If you want to be more environmentally sustainable in your lawn care this spring, there are many green methods you could apply to your home’s landscape.
To help you, we got advice from numerous experts. They include: Kevin Williams, partner and lead designer at the landscape design firm Nievera Williams; Chad Vander Veen, communications manager from Purchase Green Artificial Grass and Supplies; and Gena Lorainne, a horticulturist and plants expert for Fantastic Gardeners.
Avoid Using Stone for Driveways
Williams has been xeriscaping – the practice of installing drought-resistant landscaping – for years. He recommends using more sustainable materials instead of stone for your driveway.
“I like to not only use drought-tolerant, wind-tolerant and low-maintenance plant materials, but also sustainable hardscape materials like composite woods and turf stabilizers that limit the need or use of stone for driveways and terraces,” says Williams.
Unlike stone, Williams says that plant materials turn carbon dioxide into oxygen and provide habitats for animals – plants are the critical bases of food chains for nearly all ecosystems.
“Stone is not necessarily bad for the environment, but it is a large conductor of heat and in most cases it is necessary to use stone for more practical and/or functional spaces, as well as egress,” says Williams.
Use Industrial Materials
To avoid having any water from your driveway seep into your yard, Williams recommends using Morton steel, railroad ties and concrete objects to block the water.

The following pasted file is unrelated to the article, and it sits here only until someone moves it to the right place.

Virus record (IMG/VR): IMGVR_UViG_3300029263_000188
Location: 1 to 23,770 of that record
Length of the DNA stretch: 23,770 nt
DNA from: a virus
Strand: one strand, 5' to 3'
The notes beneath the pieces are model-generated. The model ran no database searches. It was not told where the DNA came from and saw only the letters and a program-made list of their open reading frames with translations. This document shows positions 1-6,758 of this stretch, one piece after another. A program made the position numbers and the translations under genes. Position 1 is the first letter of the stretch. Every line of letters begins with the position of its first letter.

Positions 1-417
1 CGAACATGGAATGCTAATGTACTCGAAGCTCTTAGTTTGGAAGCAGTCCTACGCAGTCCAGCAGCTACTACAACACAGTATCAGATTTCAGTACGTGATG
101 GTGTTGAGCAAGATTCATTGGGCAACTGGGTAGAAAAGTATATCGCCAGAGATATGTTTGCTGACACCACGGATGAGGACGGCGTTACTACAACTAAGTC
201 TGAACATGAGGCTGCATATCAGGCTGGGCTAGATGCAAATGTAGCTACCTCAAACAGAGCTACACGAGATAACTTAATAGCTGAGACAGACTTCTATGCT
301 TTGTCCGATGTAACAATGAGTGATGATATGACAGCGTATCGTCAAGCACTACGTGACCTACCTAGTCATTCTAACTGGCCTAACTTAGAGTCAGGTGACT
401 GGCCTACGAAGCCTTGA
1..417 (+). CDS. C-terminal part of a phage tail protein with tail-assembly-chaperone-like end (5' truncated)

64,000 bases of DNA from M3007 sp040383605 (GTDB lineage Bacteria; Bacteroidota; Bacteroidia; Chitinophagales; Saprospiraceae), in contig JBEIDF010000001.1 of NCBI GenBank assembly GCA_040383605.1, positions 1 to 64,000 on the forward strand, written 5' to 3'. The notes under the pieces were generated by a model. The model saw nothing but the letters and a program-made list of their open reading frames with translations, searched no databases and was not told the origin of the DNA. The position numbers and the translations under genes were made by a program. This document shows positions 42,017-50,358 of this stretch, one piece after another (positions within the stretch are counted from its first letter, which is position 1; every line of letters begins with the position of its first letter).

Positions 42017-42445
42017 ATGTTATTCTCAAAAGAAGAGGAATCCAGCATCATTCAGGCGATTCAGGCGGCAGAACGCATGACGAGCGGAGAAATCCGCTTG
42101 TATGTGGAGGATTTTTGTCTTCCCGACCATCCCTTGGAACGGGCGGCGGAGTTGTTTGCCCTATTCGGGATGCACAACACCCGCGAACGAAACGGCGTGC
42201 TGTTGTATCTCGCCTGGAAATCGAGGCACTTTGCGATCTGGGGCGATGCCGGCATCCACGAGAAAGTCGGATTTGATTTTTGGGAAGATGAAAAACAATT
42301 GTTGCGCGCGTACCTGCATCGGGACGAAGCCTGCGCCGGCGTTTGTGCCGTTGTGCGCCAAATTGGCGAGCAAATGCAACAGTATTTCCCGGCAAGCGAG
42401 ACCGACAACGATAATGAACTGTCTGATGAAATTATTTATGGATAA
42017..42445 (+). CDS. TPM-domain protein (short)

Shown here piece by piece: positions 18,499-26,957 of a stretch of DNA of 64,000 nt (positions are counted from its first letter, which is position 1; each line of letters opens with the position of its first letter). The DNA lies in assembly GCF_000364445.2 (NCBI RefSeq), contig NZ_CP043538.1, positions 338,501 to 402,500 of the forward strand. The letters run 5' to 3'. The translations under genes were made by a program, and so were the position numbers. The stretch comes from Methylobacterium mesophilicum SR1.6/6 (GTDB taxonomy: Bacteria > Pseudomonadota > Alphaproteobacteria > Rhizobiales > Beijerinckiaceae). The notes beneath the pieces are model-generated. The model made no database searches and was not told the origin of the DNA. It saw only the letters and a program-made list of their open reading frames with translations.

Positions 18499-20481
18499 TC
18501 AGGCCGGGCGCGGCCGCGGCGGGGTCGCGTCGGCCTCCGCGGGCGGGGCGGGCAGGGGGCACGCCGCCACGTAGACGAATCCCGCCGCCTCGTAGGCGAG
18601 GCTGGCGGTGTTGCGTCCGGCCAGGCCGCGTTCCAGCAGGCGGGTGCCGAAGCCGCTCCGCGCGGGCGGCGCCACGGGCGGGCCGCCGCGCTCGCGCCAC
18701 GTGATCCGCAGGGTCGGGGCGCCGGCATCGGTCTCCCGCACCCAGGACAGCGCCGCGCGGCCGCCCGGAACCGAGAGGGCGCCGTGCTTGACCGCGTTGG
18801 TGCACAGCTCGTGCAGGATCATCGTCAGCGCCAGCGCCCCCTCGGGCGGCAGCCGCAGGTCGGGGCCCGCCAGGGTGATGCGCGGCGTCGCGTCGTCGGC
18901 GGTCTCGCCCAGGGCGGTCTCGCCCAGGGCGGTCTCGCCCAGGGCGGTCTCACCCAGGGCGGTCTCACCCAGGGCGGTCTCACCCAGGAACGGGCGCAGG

“For better water retention on a lawn, incorporate industrial materials that can serve as retaining walls or curbs,” says Williams.
Try LED Lighting
To save more energy, use LED lighting to light up your lawn instead of traditional lighting.
“Use LED fixtures in landscape lighting whenever possible if designing lighting for pools, fountains and landscapes,” says Williams.
According to Williams, LED is extremely efficient as it consumes up to 90% less power than incandescence bulbs and requires less maintenance. And, LEDs have greater longevity than most lighting fixtures.
Consider Artificial Grass
By replacing your real grass with artificial grass, not only will you save time not having to mow, but you’ll also be going greener by not polluting your yard.
“By installing artificial turf, you can decrease the amount of gas pollution that goes into the air and into the ground, which will significantly reduce your carbon footprint on the planet,” says Vander Veen.
Another plus to replacing your grass seed – you could save money by not buying fertilizers that could harm other living organisms.
“Many fertilizers and most pesticides are extremely toxic to the animals and insects that live in and around your lawn. Such as birds, bees and fish,” says Vander Veen.
After mowing your lawn, instead of just leaving your grass clippings behind, you could recycle them.
“You can recycle grass clippings after mowing the lawn, which are like a free mulch for it,” said Lorainne.
Also, you could use other household waste to fertilize your lawn – but Lorainne recommends avoiding using meat or bones.
“Kitchen waste such as coffee grounds, banana peels and eggshells can be added to the soil instead of your garbage can,” says Lorainne.
Do you have any eco-friendly landscaping tips? Share in the comments!
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